Locals evaluating I-91 bridge plans with eye toward aesthetics
BRATTLEBORO -- When companies submit bids next month for design and construction of a new Interstate 91 bridge in Brattleboro, a group of local residents will be taking a close look at their plans.
It’s part of an ongoing -- and some say unprecedented -- attempt to incorporate local design concerns into construction of a bridge that is expected to cost as much as $50 million and to last as long as 100 years.
"This is VTrans recognizing that there is a need for more public involvement," said Matt Mann, a senior planner at Windham Regional Commission.
"They’ve been great as a partner and collaborator," Mann added. "It’s been a good relationship."
The state Agency of Transportation earlier this year disclosed plans to replace the I-91 bridge over the West River and Route 30. Officials say the two spans are deteriorated and feature an outdated design that is too narrow.
But the state’s initial preference for a bridge design -- a simple concrete span -- met with jeers at a June meeting. Some complained that the design was not suitable for a key scenic gateway, and the regional commission sent a letter asking that VTrans seek more opinions.
"There was a concern that there needed to be a little bit more public involvement," Mann said.
That has happened through an aesthetic-evaluation committee set up after residents aired their bridge-design concerns at an August meeting in Brattleboro.
From input at that session, officials developed a list of several design criteria:
-- The new bridge "should function as a gateway to the region and Vermont, not only to travelers on Route 30 but also to travelers on I-91." The spans "should call attention to the uniqueness of the place" and "should not be generic."
-- The bridge "should call attention to the surrounding landscape without dominating it" and must have a "less-dominant presence than the present bridge."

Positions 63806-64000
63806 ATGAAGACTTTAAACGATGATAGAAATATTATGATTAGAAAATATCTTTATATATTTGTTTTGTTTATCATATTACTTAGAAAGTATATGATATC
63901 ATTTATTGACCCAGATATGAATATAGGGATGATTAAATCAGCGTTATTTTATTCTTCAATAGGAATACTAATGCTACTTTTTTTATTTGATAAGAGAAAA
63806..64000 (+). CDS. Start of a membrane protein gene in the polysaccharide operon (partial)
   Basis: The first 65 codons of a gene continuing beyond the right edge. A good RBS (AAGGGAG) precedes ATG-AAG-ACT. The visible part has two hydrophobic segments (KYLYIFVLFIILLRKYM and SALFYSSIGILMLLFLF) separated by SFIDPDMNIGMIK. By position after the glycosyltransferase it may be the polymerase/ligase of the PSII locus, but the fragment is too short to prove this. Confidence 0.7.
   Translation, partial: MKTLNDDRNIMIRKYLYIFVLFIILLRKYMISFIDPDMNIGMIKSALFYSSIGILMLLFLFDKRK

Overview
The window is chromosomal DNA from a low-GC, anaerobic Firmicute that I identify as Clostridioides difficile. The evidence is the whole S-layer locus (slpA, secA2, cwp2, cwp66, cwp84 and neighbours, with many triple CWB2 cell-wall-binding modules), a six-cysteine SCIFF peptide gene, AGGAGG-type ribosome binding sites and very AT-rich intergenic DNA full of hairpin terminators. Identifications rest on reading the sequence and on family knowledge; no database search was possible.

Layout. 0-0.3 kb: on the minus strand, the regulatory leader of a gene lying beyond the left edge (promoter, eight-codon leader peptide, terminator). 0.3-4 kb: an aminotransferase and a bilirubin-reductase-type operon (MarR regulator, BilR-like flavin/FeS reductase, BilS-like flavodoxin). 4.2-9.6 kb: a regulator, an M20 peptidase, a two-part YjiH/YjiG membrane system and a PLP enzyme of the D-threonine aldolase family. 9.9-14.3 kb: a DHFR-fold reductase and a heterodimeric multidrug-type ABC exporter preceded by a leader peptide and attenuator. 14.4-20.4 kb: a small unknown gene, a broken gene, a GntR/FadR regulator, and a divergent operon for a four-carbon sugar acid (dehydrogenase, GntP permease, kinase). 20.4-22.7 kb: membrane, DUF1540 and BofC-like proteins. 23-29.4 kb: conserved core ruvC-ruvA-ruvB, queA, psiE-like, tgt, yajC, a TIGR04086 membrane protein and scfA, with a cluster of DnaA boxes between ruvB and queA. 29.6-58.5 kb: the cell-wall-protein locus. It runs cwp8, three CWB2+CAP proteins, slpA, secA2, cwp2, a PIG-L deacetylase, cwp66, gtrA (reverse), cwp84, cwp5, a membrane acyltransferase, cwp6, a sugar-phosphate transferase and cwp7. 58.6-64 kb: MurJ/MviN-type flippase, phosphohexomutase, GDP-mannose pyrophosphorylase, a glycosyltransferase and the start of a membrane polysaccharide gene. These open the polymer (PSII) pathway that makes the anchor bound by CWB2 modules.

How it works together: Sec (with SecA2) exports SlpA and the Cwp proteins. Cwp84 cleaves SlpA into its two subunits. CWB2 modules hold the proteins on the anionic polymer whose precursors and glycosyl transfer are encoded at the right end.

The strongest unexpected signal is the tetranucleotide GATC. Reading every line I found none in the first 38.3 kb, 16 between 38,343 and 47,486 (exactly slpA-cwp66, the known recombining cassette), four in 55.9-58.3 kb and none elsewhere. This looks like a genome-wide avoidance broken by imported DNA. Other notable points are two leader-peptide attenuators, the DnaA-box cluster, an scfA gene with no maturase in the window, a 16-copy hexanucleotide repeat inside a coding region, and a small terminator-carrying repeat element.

-- The structure "should include some form of graceful arch or arches, with a preference toward an arch or arches that are higher and tighter to the bridge deck than what currently exists." Also, those structures "should draw the eye up the valley and emphasize the surrounding landscape."
-- Guardrails should feature "equal or better transparency" than the current bridge so that motorists on I-91 can see the West River and valley. This does not preclude higher guardrails that enhance safety but still "provide outward views."
-- Construction materials should be steel and concrete, with the concrete "given the texture of stone."
-- A "muted" color is preferred to blend in with the background. Also preferred are earth tones and the use of concrete dye or stain.
-- Piers should not "encroach any further into the West River than the existing piers."
VTrans expects to award one contract covering both the design and construction of the new bridge. And the local aesthetic-evaluation committee already has met with three bidders on the agency’s "short list" for the project, Mann said.
"We discussed in detail what those (design) criteria were and how they came to be," he said, adding that the criteria also were included in VTrans’ request for proposals for the project.
The committee’s work is not yet done. When those firms submit a bid for the project, "the committee is going to score each proposal," Mann said.
Evaluation of those bids is split 50-50 between cost and technical criteria. Aesthetics will count for 20 percent on the technical side, Mann said.
"This is actually the first time for this level of public participation in a design-build project," he said.
Lew Sorenson of Dummerston is one member of the aesthetic committee. He maintains a bit of skepticism about the process, saying "only time will tell" how much local concerns factor into the state’s selection of a bridge contractor.
But Sorenson said he appreciates the effort to incorporate more public comment.
"The state doesn’t take big steps, but this is one in the right direction," he said. "The whole design-build process is new to Vermont."
Sorenson noted that the new bridge is supposed to be designed to last a century.
"So it deserves some good thought going into it on the front end for everything, whether that’s aesthetics or whatever," he said.
Along with Mann, other Windham Regional Commission staffers serving on the aesthetic committee are Executive Director Chris Campany and Planner Cullen Meves. In addition to Sorenson, residents serving on the committee are Jodi French, Jack Cunningham, Dora Bouboulis, Kate Anderson, Roger Turner, Elizabeth McLoughlin, Simrin Socci, Tom Bodett and Sue Fillion.
VTrans will award the I-91 bridge bid next year. The project also will include rehabilitation of the nearby I-91 spans over Upper Dummerston Road, and all major construction is expected to happen in 2014 and 2015.
Mike Faher can be reached at firstname.lastname@example.org or 802-254-2311, ext. 275.
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